Japan : Fishery management

Fishing for democracy

Community-based fishery management has been well developed in Japan, thanks to a legal framework in which fishermen could participate

This article is by Tadashi Yamamoto (yamachu@tkb.att.ne.jp), Honorary President, Japan International Fishery Research Society

It is often said that the community-based fishery management system (CBFM) in Japan has been well practised due to the historical development of a fishing right system, which emerged during Japan’s feudal era. This is not always correct. Until August 1945, when Japan was defeated in the World War II, Japanese people served the emperor under the military government. In those days, there was no democracy at all. Thereafter, Japan was occupied by the Allied Forces for seven years, until April 1952. During this period, the policy of the Occupied Forces was to make Japan a real democratic country. Within such a fundamental policy, the contents of Japan’s fishery law was throughly redrafted in order to entitle fishermen to participate in planning the use of fishing areas and fishery resources through a fishery co-ordination committee in the most democratic manner. This gave the fishermen an ideal circumstance to create their own CBFM.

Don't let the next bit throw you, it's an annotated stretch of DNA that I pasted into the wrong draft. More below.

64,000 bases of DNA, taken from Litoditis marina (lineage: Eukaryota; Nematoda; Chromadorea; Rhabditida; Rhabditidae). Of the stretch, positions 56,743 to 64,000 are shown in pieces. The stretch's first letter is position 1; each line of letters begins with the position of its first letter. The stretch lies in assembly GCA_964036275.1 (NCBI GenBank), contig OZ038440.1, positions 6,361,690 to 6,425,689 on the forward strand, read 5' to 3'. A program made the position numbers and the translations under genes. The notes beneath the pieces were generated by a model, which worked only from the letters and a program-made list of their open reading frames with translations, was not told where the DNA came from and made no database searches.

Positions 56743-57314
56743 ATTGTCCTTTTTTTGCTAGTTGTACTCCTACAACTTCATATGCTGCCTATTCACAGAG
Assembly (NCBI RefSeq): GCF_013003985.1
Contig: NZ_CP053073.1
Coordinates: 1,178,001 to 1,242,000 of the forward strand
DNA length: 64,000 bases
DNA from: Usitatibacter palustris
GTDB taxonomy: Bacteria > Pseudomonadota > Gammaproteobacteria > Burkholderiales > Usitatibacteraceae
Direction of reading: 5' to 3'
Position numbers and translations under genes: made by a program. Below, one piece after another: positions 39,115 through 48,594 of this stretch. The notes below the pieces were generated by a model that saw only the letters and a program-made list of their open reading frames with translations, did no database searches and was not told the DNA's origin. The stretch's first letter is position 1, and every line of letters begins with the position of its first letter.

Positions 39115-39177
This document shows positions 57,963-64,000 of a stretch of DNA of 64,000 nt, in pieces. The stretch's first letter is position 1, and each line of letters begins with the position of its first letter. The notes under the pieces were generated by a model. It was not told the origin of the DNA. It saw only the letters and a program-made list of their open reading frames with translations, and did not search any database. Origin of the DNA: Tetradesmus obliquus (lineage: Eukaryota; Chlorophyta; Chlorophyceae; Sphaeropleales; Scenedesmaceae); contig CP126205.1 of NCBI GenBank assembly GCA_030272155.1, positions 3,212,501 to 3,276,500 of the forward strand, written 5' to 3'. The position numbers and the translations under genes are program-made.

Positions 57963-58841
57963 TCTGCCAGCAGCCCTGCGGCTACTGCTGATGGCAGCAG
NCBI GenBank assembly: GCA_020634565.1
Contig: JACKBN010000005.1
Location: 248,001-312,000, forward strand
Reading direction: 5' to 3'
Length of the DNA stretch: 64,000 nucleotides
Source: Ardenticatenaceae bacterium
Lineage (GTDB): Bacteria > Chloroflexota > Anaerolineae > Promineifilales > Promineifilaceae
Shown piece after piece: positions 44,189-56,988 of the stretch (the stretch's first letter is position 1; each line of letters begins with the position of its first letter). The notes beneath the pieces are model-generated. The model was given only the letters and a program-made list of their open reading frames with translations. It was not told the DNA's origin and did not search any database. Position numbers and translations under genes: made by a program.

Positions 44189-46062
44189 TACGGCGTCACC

Fishery management in Japan has been developed in two ways. One is the CBFM, which has been developed with the initiative of fishermen and is applied to the coastal small-scale fishery. The other is the total allowable catch (TAC) system, which has been developed based on the UN Law of Sea and is mainly applied to migratory species such as Saury pike, Alaska pollack, horse mackerel, pilchard, mackerels and Tanner crab. This article describes how the CBFM was developed for the coastal small-scale fishery, which is the mainstay of Japanese fisheries.